Contractual Disclosure Facility


Below we summarise the key information we look at a change in HMRC’s approach towards the civil investigation of fraud under the Contractual Disclosure Facility

We explain what to do if you receive a letter from HMRC under Code of Practice 9, which says you are:

  • suspected of serious tax fraud
  • invited to enter into a contract through something known as the Contractual Disclosure Facility

The contractual disclosure facility is an opportunity to tell HMRC about any tax fraud you have been involved in. It replaces the old Civil Investigation of Fraud procedures. If HMRC writes to you under the Contractual Disclosure Facility it is because they suspect serious tax fraud.

Their letter will include:

  • An offer to enter the Contractual Disclosure Facility – a contract
  • A copy of the Code of Practice 9
  • An acceptance letter
  • A denial letter
  • A disclosure form

It follows then that you have three options:

  • Owning up to fraud via this disclosure process
  • Deciding not to own up to fraud – referred to as the denial route
  • Not replying to HMRC – referred to as the non-co-operation route


If you decide to take advantage of the Contractual Disclosure Facility, remember you are entering a binding contract with HMRC. Under the terms of the contract, HMRC will agree not to criminally investigate and prosecute you.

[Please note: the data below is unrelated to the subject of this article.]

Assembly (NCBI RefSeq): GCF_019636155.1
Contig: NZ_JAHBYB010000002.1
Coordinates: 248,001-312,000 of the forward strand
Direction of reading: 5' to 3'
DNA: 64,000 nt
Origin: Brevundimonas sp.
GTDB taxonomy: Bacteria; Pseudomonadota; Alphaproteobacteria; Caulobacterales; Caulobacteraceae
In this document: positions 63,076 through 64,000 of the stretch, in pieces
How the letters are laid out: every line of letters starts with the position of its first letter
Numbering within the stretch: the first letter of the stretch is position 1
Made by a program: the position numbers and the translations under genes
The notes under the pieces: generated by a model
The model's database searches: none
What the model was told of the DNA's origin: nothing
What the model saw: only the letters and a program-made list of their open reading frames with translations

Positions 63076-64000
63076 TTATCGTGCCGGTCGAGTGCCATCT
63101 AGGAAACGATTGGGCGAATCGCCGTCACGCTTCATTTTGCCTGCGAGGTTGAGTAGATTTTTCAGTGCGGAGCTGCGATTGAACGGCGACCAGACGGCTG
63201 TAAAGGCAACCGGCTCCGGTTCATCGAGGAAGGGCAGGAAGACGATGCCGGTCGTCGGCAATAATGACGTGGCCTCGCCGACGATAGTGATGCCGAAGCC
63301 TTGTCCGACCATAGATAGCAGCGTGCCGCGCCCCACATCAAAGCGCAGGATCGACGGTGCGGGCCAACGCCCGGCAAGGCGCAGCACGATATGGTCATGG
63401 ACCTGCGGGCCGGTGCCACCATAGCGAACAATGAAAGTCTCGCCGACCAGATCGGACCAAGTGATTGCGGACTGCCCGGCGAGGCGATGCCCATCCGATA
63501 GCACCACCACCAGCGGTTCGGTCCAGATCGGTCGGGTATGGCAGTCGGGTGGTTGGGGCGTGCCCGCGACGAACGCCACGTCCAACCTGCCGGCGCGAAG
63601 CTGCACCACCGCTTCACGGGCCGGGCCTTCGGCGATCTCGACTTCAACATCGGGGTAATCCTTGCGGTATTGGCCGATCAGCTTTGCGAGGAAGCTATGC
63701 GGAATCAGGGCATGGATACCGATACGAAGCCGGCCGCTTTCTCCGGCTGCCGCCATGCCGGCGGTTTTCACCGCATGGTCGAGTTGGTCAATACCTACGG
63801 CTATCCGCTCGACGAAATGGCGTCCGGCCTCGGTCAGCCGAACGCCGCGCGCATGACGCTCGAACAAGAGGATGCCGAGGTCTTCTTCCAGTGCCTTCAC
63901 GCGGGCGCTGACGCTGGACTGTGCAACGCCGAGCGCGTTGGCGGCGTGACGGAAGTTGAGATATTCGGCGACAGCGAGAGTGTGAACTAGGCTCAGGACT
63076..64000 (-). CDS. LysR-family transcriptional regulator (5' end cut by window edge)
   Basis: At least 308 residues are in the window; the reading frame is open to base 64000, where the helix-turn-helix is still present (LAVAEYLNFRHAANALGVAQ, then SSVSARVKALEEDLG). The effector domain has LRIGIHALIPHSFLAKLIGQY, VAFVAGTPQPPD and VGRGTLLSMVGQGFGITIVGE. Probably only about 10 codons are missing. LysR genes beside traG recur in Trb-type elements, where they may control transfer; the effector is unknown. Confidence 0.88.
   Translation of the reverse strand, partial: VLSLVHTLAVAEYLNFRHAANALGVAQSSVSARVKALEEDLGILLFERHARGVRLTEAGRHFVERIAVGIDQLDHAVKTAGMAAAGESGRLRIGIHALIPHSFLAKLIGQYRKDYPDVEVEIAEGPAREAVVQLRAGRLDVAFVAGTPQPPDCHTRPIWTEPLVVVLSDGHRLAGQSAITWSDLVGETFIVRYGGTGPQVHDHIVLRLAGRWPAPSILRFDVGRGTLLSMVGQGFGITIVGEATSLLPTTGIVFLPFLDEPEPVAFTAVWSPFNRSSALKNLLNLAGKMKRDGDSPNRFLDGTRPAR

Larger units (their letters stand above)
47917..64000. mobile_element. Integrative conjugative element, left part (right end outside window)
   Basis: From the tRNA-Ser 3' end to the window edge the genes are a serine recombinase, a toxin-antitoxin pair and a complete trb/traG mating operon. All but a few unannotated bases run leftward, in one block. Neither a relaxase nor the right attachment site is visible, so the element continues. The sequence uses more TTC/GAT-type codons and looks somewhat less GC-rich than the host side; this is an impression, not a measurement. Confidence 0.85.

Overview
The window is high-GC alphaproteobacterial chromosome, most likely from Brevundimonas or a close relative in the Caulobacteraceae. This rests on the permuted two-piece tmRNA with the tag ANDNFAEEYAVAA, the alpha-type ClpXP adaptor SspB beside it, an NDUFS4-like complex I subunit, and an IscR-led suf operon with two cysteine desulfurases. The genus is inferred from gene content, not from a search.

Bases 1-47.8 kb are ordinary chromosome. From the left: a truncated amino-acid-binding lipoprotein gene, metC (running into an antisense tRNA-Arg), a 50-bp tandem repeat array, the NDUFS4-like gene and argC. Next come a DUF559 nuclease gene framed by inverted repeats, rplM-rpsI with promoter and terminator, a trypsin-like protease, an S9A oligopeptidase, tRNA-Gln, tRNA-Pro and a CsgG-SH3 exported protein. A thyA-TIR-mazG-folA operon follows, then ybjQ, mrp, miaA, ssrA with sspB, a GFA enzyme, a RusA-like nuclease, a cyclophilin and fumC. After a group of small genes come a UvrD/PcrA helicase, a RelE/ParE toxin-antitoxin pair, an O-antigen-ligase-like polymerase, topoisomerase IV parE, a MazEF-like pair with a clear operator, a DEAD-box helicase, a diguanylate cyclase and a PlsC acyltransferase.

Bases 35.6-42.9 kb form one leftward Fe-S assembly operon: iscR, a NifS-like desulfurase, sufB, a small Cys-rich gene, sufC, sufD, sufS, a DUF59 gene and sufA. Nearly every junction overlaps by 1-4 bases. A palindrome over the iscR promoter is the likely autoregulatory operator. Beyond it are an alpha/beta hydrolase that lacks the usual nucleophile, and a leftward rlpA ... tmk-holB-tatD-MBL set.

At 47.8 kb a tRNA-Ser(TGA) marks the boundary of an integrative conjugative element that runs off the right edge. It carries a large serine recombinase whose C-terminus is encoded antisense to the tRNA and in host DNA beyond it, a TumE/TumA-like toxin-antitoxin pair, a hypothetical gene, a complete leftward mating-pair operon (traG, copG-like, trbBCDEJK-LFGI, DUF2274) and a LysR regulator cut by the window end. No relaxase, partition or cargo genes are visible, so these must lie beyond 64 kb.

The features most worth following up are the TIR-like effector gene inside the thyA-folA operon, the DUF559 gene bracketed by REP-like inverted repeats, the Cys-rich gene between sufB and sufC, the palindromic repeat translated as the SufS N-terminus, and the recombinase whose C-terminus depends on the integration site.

You must:

  • Make full disclosure of all taxes that you have deliberately evaded – known as formal disclosure
  • Make this disclosure within 60 days of being offered the contract
  • Sign a statement confirming that you have disclosed everything
  • Pay all tax, interest, and penalties due
  • Stop all tax evasion immediately


If you decide that you have no case to answer or simply deny any tax fraud. HMRC will work with you and your adviser to confirm that your taxes are up to date. If irregularities are subsequently discovered you could find yourself subject to a criminal investigation with HMRC citing your denial as a deliberate intention to deceive.


If you do not reply to HMRC within 60 days notifying them of your intention to either accept a contract or deny any tax fraud, they will consider this non-co-operation. HMRC will begin either a civil or criminal investigation into the tax fraud they suspect you of having committed. If your conduct is considered particularly grievous you could find yourself going to prison.


HMRC do not have to offer you a contract for you to be eligible for the Contractual Disclosure Facility. If you have concerns regarding tax fraud then you should approach a tax investigation specialist and make a full voluntary disclosure without delay. If you have any questions regarding the Contractual Disclosures or procedures or have received a letter offering you a contract, you should seek advice from a tax investigation specialist without delay.

Further reading

Please do take some time to read our detailed tax investigation advice on HMRC’s Contractual Disclosure facility, Code of Practice 9 and the Fraud Investigation Services.